Further Reading is a new blog feature in which we take a deeper look at topics from stories featured on Longform. It is produced along withPitt Writers.
Last week, Longform picked a 1994 Harper’s piece by John Seabrook about giant bluefin tuna fishermen who answer the lucrative demands of Japanese sushi markets rather than the conservationists’ concerns about overfishing. Following one giant tuna from a coastal Maine harpoon hunt to its butchering after auction in Japan, Seabrook explores the reasoning behind the dismissal of reports that the fish’s numbers are dangerously dwindling:
I ask Brooks and Steve why they want to catch tuna so much. Steve says, “I love these fish. But I love to catch them. God I love to catch them. And I know you need some kind of catch limits because I’d catch all of them if I could.” He thinks for a minute. “Most guys I know don’t do this for the money. They tell you they do it for the money, but it’s not true.”
Brooks says, “The money is just a way of keeping score. It’s hard to explain what it is. It’s weird. A lot of things come together when you stick a fish.”
Much has happened in the world’s oceans, fishing ports and conservation movements in the 18 years since Seabrook’s article was published. Here’s further reading on the current status of bluefin tuna, the changing fishing industry, sushi’s role in overfishing and how to keep eating (certain) oceanic fare without feeling bad.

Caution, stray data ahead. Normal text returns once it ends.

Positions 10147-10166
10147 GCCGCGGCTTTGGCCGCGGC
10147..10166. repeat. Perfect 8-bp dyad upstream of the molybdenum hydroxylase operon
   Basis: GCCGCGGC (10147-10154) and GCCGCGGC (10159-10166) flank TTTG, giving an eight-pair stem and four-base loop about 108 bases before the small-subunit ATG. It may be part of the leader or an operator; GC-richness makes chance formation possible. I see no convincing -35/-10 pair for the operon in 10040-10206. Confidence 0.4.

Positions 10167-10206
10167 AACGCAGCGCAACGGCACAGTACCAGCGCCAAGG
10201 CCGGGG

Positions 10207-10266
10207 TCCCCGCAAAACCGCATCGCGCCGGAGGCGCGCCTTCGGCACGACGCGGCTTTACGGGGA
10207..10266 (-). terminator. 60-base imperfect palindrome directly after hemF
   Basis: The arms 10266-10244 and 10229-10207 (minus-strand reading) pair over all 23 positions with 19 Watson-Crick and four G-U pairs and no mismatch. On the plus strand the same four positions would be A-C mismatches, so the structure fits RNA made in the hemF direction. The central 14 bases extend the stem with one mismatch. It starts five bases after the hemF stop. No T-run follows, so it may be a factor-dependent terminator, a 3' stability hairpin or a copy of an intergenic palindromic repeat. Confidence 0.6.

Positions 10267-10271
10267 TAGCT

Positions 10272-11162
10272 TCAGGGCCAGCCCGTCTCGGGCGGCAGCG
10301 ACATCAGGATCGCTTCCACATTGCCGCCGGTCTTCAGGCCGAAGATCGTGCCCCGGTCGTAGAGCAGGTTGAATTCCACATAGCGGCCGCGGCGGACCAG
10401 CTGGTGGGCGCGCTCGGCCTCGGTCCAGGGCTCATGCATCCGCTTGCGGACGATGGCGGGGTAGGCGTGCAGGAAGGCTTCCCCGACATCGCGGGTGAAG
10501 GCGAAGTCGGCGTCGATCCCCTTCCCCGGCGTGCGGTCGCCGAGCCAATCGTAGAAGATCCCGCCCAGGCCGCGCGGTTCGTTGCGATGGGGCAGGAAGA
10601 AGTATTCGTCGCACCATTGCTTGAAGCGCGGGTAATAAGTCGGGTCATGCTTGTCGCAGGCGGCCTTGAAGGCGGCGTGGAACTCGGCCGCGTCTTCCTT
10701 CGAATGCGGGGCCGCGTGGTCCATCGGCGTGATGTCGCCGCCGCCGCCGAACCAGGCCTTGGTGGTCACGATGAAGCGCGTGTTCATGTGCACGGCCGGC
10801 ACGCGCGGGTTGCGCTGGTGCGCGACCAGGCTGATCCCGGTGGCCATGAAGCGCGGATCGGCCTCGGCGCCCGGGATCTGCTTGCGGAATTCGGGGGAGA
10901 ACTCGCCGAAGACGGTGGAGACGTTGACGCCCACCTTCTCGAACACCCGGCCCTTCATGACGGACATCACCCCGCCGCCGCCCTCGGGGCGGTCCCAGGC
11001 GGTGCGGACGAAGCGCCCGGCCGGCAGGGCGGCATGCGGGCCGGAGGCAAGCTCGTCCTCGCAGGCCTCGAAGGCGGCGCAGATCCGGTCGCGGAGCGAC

The Art of Fishing: Many Generations Pursue Gulf Tuna
April Gilmore • Landings • July 20, 2012
Good news first: the Weiner family—the men Seabrook observed harpooning for tuna back in ‘94—is still making their living on the ocean. Chris Weiner, the comic book-reading 12-year old depicted in Harper’s is now 30 and working alongside his dad and younger brother. Now here’s the bad news: the Weiners’ fellow tuna fishermen report a significant decline in both fish caught and money to be made.
The last few years I don’t think I’ve gone more than eight or ten times during the summer due to the fact that there are a lot of small fish around,” Eric said. “It’s changed drastically even from five or six years ago, let alone compared to when they were younger,” he said referring to his past generations. “In the 90’s the price was good. You’d have up to fifteen buyers down on the wharf every night. Now I think they say there are only five buyers for the whole east coast.
Clarke Canfield • Bangor Daily News • May 2011
Two decades ago, Seabrook’s sources in the tuna industry questioned reports that the fish’s population was diminishing. The debate continues today, heightened especially in 2011 when to the National Oceanic and Atmospheric Administration (NOAA) worked to determine whether to protect bluefin tuna under the Endangered Species Act. Ultimately, tuna was not labeled as endangered, but rather a “species of concern”—much to the comfort of Maine’s fishing industry and the concern of conservationists.